All of this – nursing for 8 months instead of 2 years, supplementing with formula at night, using a stroller, putting Tav in a crib instead of our bed – is pretty much forbidden in the world of Sears’ Baby Book. And most of it made me feel a little bit guilty around some of these other moms. But not all of it. Truth be told, my instincts told me that I was doing the absolute best that I could, and that this whole idea of attachment parenting was simply not feasible for a working mother – at least not this working mother.

So, in a nutshell, that TIME cover touched a nerve in me, too – the anger at being made to feel like you are not a good mom if you can’t or won’t sacrifice your entire life for your child in the Sears style of parenting. That’s my take on the cover … what’s yours?

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The Mommy Psychologist Says: May 16th, 2012 at 10:13 am

As a child psychologist and a mom, one of the things that is so misleading about attachment parenting is the name. It is only called attachment parenting because of the theory it was based upon. It is not called this because it is the only form of parenting which allows parents to develop a secure attachment relationship with their children. There are numerous ways to develop a secure attachment relationship with our kids. I explore more of this myth here for anyone who is interested:

Grandpa Dick Says: May 16th, 2012 at 08:49 pm

I’d say the results are the proof that the decisions were correct. As usual your gut was an excellent guide…

Nicki Says: May 17th, 2012 at 08:21 pm

I completely relate to this article. I do not support the “mommy wars” whatsoever! My instinct is my guide!

barb Says: May 21st, 2012 at 01:29 pm

while i was preg with my daughter (my 1st baby – she’s 5 months now) i read ‘the womanly art of breastfeeding’, and it helped me feel confident about breastfeeding. i desperately wanted it to work, mainly b/c we don’t have a lot of $ and formula is effin expensive, but all the health benefits i read about sealed it. that book also promoted co-sleeping and nursing into toddlerhood, two things i thought i would never want to do. week 1 home from the hospital, she ended up in our bed ;) and has been co-sleeping since. it was just so much easier than constantly getting up to get her. by 10 weeks i mastered nursing while lying down, and wow, now night feeding (or 5am feeding) is the easiest thing ever, no dragging my tired butt outta bed, i don’t even have to sit up! as for nursing into toddlerhood – we’ll see. i hope to nurse her for a year but wean before 2 years, but who knows how that’ll work out. btw, my daughter loves stroller rides and hates slings/carriers too :)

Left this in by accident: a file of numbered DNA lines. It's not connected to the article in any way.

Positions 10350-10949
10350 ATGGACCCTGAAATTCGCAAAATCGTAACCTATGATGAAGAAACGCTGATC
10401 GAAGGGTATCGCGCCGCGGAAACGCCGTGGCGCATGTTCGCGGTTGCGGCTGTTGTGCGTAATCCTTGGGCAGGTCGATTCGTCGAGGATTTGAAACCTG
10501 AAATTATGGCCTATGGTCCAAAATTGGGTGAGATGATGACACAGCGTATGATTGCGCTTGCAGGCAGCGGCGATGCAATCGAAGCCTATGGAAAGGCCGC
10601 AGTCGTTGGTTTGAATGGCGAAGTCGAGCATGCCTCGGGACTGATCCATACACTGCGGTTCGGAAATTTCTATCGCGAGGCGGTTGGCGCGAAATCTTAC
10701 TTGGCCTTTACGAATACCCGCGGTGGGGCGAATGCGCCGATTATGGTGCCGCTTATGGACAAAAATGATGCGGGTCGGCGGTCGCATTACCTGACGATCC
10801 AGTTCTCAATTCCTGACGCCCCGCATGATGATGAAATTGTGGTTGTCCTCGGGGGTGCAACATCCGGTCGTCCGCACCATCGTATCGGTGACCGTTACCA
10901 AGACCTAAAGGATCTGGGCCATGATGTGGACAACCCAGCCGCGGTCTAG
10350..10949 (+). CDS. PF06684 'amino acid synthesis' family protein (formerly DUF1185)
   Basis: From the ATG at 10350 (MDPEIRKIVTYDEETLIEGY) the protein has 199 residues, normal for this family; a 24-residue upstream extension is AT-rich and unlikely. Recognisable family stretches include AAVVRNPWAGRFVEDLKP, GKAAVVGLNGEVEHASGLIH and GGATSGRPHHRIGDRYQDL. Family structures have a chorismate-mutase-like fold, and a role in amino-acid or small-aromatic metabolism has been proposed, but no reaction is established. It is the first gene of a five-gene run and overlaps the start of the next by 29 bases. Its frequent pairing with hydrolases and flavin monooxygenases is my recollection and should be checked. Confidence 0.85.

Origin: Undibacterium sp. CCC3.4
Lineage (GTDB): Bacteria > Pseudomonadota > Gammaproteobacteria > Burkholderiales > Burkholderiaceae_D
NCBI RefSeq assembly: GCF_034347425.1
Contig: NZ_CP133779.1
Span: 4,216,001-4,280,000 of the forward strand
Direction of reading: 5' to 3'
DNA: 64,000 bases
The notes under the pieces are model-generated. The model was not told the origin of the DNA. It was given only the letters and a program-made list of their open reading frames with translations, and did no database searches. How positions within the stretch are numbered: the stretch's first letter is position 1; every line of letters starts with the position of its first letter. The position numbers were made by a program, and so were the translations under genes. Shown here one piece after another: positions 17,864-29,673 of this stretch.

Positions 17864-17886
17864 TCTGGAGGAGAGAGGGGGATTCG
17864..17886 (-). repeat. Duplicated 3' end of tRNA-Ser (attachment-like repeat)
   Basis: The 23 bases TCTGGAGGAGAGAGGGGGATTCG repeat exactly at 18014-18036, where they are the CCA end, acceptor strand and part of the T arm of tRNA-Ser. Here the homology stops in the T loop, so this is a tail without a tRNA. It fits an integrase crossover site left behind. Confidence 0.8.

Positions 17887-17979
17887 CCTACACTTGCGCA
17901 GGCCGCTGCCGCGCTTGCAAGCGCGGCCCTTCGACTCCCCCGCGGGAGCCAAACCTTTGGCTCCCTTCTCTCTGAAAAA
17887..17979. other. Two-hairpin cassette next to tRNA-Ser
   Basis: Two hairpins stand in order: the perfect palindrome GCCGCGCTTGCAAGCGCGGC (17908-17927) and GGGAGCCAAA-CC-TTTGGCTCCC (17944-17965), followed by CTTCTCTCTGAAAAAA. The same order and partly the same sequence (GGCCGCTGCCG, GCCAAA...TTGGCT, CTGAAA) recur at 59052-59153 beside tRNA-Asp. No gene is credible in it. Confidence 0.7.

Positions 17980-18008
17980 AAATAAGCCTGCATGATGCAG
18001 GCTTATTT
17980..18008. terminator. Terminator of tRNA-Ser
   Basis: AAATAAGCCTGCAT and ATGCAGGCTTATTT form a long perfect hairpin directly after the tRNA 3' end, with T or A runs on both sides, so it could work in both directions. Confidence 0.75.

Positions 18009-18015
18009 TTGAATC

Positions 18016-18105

barb Says: May 21st, 2012 at 02:00 pm

oh ok, so now it works :) lol anyway so i didn’t do ‘attachment parenting’ necessarily, i just did what worked for us. sounds like you did the same :)

JoEllyn Says: May 30th, 2012 at 03:41 am

I too hung out with the Attachment group for a while as I’m in school to be a therapist…tend to be a crunchy crowd. Now, as we went along many of our friends realized doing all of it was not feasible for us and I’m glad we all did. The other thing I HATE is LABELING a parenting style….if you need to read a book and follow a doctor or other person rather than following your gut, how are you “parenting” and not just following a guide? I believe in using resources for ideas but we have to do what’s best for our own families.

Lynn Says: July 10th, 2012 at 12:55 pm

I love this article as I found this blog after having a nasty conversation with stay at home mom about how terrible it is for my child to be in day care. I was in day care since I was a few months old and my baby when he’s born will be also. As far as breastfeeding goes if I can I will if I can’t then I just can’t. No guilt or shame the child will be just fine. My sis, a stay at home mom also told me how sad it is that I have that attitude, but I like to work and get my own paycheck. I also think there’s nothing terrible about having my own goals and things I want to accomplish separate from my mate and children. I hope my children pursue whatever it is they want as well.

Aimee Says: August 3rd, 2012 at 09:41 pm

Lynn, thanks for the comment!!